COLUMBUS - Ohio's consumer watchdog golfed and dined with utility representatives and destroyed a report that undermined FirstEnergy's ultimately successful plan to pass on billions in costs to its customers, a state investigator charged yesterday.
Consumers' Counsel Robert Tongren resigned in November after it was revealed he ordered the destruction of a consultant's report that cost taxpayers $579,000, despite the fact that newspapers repeatedly filed public records requests for its release.
"The acceptance of gifts and gratuities, coupled with his predilection for attending political events, demonstrates a pattern of activity beyond what one could expect as necessary to further consumer interests," reads a report issued by Inspector General Tom Charles.
"In our view, this crossed the line and was self-serving," it reads. "Moreover, we believe it affected his ability to serve as an effective advocate on behalf of residential utility customers."
The findings have been referred to the Ohio Ethics Commission and the Joint Legislative Ethics Committee for further review and possible referral for prosecution.
In a written statement, Mr. Tongren denied wrongdoing, saying he was following a records-retention plan approved by the state Department of Administrative Services.
"The inspector general's re-
port on meals and gifts is not the whole picture," he wrote. "There was no finding that any meal or gift exerted any undue influence on (me). ...
"As the report notes, (I) sought consensus over litigation," he wrote. "That approach contributed to more than $1.7 billion in consumer savings over the last 10 years."
The consultant's report, completed by LaCapra and Associates of Boston, was commissioned in 1999 as a starting point in negotiations with FirstEnergy. The dispute was over how much the parent company of Toledo Edison could recoup from ratepayers for nuclear power plants and other investments it made before Ohio opened the supply of electricity to competition.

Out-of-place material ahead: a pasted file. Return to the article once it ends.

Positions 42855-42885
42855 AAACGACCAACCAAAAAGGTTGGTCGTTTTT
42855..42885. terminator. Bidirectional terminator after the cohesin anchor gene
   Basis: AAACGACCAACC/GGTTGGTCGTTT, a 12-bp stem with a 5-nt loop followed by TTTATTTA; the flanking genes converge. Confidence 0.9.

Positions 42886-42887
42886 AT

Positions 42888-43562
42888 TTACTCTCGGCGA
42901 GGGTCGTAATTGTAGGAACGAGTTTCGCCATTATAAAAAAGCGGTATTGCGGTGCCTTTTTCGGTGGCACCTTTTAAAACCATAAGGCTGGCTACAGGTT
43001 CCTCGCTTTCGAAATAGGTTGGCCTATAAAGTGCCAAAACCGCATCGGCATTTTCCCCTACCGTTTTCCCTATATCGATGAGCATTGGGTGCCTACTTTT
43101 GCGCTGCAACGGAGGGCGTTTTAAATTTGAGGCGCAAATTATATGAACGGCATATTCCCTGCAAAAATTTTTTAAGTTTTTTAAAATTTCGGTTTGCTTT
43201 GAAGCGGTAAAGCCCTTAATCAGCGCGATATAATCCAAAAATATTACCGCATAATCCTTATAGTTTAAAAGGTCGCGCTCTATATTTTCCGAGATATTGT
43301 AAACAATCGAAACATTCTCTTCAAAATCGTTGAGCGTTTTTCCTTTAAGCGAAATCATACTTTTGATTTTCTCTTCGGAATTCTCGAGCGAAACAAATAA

The report was never released, and Mr. Tongren, one of about 20 interested parties at the table, ultimately signed onto a settlement that largely accepted FirstEnergy's figure of up to $8.8 billion through 2005. The LaCapra report indicated the figure should have been $2.2 billion to $4 billion.
"We, the ratepayers, spend $9 million a year to fund the Office of Consumers' Counsel to serve as an advocate for us in rate cases," said Shari Weir, Cleveland director of Ohio Citizen Action. "We couldn't trust Rob Tongren because he was playing golf and dining with utilities and shredding reports that should have been made available to the public."
In February, 2003, despite requests for release of the report, Mr. Tongren enacted a new records-retention policy that called for destruction of case records a year after the completion of the case. The LaCapra report was destroyed last August.
The inspector general's report concedes Mr. Tongren succeeded in winning concessions from FirstEnergy, including a freeze on distribution rates through 2007.
But it pointed to a series of e-mails that seem to suggest that counsel staff was seeking to have LaCapra destroy its records as well.
"In our view, [the office's actions] were either an orchestrated attempt to conceal records or a gross error in judgment on the part of Tongren and others in senior management within OCC," the inspector general said.
The investigation also revealed that Mr. Tongren accepted meals, refreshments, or golf outings from utility representatives on 71 occasions, with a total value of $2,000.
Most of these were under the $100-per-day threshold requiring disclosure to the Ohio Ethics Commission. But records subpoenaed from the utilities indicated that Mr. Tongren had not disclosed that he had accepted meals, country club golf tee time, and even a gift ham delivered to his home above that threshold from Sprint, Cinergy, AEP, and Columbia Gas between 2000 and 2002.
Janine Migden-Ostrander, who will begin work as the new consumers' counsel next month, said she plans a thorough review of the current records-retention policy as well as creation of a new code of conduct.
"Everybody pays his own way," she said. "There are no ambiguities in that."
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